US 5900355 A
A powdered, uniformly-mixed photographic processing composition is prepared with intense mixing of dry photoprocessing chemical components, and by forming uniformly sized agglomerates of the mixed powder. During agglomeration, a hot melt binder polymer is applied in a controlled manner to enable the uniformly-mixed powder particles to stick together with little residue in the final composition. With this process, the mixed powder and agglomerates each have the desired uniformity in size and chemical composition. The resulting dry composition is highly stable, dissolvable and substantially free of dust.
1. A method of preparing a powdered, uniformly-mixed photographic processing composition comprising two or more photoprocessing chemical components, wherein:
less than 0.2 weight % of said powdered, uniformly-mixed composition is composed of agglomerates having a diameter of less than 20 μm, and
said composition has less than 1 weight % solvent, said method comprising the steps of, in order:
A) mixing two or more dry photoprocessing chemical components to form a dry uniform mixture thereof, said mixing being carried out sufficient to provide an aim uniformity of said two or more dry photoprocessing chemical components, said aim uniformity being present when two or more random, same-size samples of said dry uniform mixture are within ±4% of the aim weight % for each of said dry photoprocessing chemical components, and
B) forming agglomerates of an aim size by agglomerating said dry uniform mixture while simultaneously applying to it a hot melt binder polymer, said hot melt binder polymer application being carried out under conditions to provide agglomerates of said aim size, said agglomerates also having said aim uniformity, and the amount of said hot melt binder polymer in the resulting powdered, uniformly-mixed photographic processing composition is less than 3 weight %.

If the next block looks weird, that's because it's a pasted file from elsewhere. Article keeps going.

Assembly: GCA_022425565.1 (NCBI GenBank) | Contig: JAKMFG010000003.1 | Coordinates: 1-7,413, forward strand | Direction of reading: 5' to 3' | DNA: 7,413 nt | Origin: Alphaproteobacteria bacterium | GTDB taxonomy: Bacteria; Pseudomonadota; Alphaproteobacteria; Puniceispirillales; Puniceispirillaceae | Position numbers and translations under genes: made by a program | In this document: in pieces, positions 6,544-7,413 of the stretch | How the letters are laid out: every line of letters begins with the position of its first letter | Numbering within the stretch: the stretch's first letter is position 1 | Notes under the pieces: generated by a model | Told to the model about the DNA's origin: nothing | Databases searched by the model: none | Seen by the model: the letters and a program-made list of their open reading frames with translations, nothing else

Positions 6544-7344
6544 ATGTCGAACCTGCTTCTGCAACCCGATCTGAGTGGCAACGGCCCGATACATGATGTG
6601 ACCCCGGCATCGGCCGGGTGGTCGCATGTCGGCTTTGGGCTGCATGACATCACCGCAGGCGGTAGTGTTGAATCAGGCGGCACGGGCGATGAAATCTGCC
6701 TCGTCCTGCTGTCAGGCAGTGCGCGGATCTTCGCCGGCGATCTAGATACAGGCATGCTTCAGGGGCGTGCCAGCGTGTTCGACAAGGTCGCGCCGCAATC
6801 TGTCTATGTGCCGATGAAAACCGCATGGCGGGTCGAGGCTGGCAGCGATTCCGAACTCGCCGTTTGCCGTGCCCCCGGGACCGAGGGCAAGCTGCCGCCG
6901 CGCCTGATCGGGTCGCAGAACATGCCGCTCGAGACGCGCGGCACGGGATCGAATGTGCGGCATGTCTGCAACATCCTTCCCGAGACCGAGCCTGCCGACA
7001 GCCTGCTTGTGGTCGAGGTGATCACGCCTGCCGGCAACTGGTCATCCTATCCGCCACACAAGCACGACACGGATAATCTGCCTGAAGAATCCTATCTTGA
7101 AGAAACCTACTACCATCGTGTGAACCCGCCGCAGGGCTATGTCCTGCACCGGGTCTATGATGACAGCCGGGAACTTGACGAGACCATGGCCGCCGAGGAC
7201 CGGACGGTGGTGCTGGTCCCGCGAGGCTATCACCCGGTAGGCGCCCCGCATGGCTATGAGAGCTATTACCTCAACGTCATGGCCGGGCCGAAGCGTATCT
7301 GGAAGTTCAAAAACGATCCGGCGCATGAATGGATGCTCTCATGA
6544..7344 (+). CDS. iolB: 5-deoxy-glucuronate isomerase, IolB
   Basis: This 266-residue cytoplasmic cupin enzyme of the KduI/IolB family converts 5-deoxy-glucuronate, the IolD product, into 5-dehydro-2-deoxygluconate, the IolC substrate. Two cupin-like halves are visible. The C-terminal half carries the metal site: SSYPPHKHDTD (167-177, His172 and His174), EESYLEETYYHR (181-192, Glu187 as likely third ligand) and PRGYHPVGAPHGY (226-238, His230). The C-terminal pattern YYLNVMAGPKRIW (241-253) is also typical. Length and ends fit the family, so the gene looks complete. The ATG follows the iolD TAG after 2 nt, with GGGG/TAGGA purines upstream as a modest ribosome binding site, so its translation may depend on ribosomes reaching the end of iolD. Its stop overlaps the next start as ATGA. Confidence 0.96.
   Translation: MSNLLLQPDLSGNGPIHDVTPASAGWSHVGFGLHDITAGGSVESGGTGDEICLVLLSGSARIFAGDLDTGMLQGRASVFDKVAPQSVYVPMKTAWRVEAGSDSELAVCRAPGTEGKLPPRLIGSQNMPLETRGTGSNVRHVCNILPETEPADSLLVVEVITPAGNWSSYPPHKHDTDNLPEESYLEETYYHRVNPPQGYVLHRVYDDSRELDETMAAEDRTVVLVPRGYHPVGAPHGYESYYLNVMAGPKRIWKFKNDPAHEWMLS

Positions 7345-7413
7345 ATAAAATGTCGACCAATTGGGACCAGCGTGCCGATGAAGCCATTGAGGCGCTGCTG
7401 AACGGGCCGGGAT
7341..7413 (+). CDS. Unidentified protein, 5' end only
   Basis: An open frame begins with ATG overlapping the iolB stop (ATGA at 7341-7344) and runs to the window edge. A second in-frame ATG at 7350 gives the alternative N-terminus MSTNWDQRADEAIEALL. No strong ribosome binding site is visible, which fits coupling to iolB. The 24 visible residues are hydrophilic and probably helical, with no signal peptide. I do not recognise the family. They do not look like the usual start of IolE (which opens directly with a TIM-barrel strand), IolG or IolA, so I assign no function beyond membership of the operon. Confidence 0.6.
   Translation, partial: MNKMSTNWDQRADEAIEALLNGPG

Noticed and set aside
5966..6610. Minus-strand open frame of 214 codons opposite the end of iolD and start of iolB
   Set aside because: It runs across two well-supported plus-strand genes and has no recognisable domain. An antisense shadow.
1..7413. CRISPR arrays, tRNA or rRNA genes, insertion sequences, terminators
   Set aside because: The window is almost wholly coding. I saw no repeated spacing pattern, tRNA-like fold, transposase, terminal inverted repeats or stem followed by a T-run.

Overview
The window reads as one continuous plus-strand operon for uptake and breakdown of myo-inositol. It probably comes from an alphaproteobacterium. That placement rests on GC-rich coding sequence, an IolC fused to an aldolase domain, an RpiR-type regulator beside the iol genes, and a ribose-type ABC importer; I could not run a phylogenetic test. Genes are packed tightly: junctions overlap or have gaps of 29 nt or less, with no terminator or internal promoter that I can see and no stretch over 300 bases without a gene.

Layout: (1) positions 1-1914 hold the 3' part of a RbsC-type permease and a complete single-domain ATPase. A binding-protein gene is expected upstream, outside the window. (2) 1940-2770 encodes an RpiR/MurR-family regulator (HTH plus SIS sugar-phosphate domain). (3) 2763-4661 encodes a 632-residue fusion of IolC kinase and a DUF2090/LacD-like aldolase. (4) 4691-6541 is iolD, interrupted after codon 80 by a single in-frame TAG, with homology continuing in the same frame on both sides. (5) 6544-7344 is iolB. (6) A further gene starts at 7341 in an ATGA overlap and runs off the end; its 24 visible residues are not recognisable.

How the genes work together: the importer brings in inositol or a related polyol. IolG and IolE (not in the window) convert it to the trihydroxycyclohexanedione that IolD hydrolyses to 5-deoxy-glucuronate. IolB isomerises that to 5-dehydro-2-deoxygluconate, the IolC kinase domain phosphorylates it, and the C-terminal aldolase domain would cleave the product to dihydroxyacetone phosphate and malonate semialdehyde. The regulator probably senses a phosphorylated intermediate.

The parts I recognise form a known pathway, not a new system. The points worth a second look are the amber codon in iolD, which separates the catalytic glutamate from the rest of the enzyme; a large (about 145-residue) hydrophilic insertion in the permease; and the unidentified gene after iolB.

2. The method of claim 1 further comprising drying said agglomerates formed in step B.
3. The method of claim 1 wherein said aim uniformity is present when two or more random, same-size samples of said dry uniform mixture are within ±2% of said aim weight % for each photoprocessing chemical component.
4. The method of claim 1 wherein said hot melt binder polymer has a melting temperature above 40° C.
5. The method of claim 4 wherein said hot melt binder polymer is a polyethylene glycol, polypropylene glycol, polyvinyl pyrrolidone or polyvinyl alcohol.
6. The method of claim 5 wherein said binder material is a polyethylene glycol.
7. The method of claim 1 wherein said hot melt binder polymer is applied by spraying hot droplets thereof.
8. The method of claim 1 wherein said powdered, uniformly-mixed photographic processing composition comprises from about 0.25 to about 3 weight % of said hot melt binder polymer.
9. The method of claim 1 wherein less than 1 weight % of said powdered, uniformly-mixed photographic processing composition is comprised of agglomerates having a diameter greater than 1000 μm.
10. The method of claim 1 wherein at least 95% of said agglomerates have a diameter of an aim size of from about 125 to about 850 μm.
11. The method of claim 1 wherein said powdered, uniformly-mixed photographic processing composition has less than 0.5 weight % solvent.
12. The method of claim 1 wherein 1 g of said powdered, uniformly-mixed photographic processing composition will dissolve within 120 seconds, in 100 g of water at ambient temperature while being stirred at 350 rpm with a 1 inch stirring rod.